Personally, when we were "on the clock" (Heh.), I was hoping for Quinn or Aldon. I've been wanting a better pass rush for as long as I can remember now. Could we have drafted a player with better "value"? I don't think so... just look at how the picks fell after we selected. Teams who were considered to have a need passed on the players that we were projected to draft.

We're all entitled to our opinions, but that means I can respond to yours with my own, yeah? In the end, that's all it is. We're just sharing our opinions and they don't have to conform to any standard or rule. I don't claim to speak the "Absolute Truth".

I just think many members of this forum were lacking knowledge about Aldon as a prospect and that lead to an inevitable over-reaction. I'm just trying to set the record straight as best I can. This post wasn't really intended for those who had one their research.

Peace.

Hey, both Quinn and Smith came with different risks. Some could argue Quinn would be an even riskier pick for that matter.

There's no question Aldon Smith is a talented young man with loads of potential. Potential was a huge factor in this draft, according to Baalke. This explains the selection (and many of our other picks) fairly well.

My personal opinion? I wasn't a big fan of Aldon Smith because I saw a guy who was incredibly raw, with a lot of things he'd need to learn, but at the same time a player who did have a lot of talent.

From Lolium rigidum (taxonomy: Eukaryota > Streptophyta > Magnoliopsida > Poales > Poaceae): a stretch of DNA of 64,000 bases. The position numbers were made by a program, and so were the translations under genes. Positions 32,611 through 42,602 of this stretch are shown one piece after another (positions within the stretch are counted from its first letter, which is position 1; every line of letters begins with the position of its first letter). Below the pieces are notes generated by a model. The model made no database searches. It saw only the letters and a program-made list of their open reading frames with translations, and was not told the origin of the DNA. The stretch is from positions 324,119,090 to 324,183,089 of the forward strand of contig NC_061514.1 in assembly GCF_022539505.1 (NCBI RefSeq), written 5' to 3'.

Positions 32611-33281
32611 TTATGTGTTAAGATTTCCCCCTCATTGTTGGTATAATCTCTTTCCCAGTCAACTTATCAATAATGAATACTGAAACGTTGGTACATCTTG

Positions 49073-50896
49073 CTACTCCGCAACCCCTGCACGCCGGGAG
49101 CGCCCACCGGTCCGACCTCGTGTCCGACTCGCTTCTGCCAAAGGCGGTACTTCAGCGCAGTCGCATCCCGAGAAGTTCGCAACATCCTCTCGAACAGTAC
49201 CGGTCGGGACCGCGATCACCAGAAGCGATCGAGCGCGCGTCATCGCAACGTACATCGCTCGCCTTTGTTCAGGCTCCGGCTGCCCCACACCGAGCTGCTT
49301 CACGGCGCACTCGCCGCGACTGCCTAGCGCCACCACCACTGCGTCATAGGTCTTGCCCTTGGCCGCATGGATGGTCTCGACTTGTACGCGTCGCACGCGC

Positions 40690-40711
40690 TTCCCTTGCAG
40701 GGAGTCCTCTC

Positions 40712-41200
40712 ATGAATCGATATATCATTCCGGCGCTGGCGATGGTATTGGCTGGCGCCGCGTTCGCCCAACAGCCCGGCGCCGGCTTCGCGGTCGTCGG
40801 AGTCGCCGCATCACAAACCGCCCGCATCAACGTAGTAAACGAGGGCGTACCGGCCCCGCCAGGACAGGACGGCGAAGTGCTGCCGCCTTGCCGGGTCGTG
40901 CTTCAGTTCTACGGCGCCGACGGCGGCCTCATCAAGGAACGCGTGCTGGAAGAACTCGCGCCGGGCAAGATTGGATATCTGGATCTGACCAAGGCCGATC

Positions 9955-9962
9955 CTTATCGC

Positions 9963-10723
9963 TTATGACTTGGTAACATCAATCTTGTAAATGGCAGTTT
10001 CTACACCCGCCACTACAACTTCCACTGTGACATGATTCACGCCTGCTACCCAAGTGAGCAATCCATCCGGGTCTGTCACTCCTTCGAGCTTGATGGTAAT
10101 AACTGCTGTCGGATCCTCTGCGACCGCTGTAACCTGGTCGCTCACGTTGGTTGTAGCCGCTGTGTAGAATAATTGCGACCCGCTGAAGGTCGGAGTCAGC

We can all agree that the pick filled a need, and hopefully he develops into the monster we hope he will be. I am hoping obviously that Aldon can answer all the questions I had regarding him, and turn into a player well worth the spot where we picked him.

So here's to waiting to see how it all pans out in the end. Cheers, fellas.
Originally posted by OnTheClock:

Hey, both Quinn and Smith came with different risks. Some could argue Quinn would be an even riskier pick for that matter.

There's no question Aldon Smith is a talented young man with loads of potential. Potential was a huge factor in this draft, according to Baalke. This explains the selection (and many of our other picks) fairly well.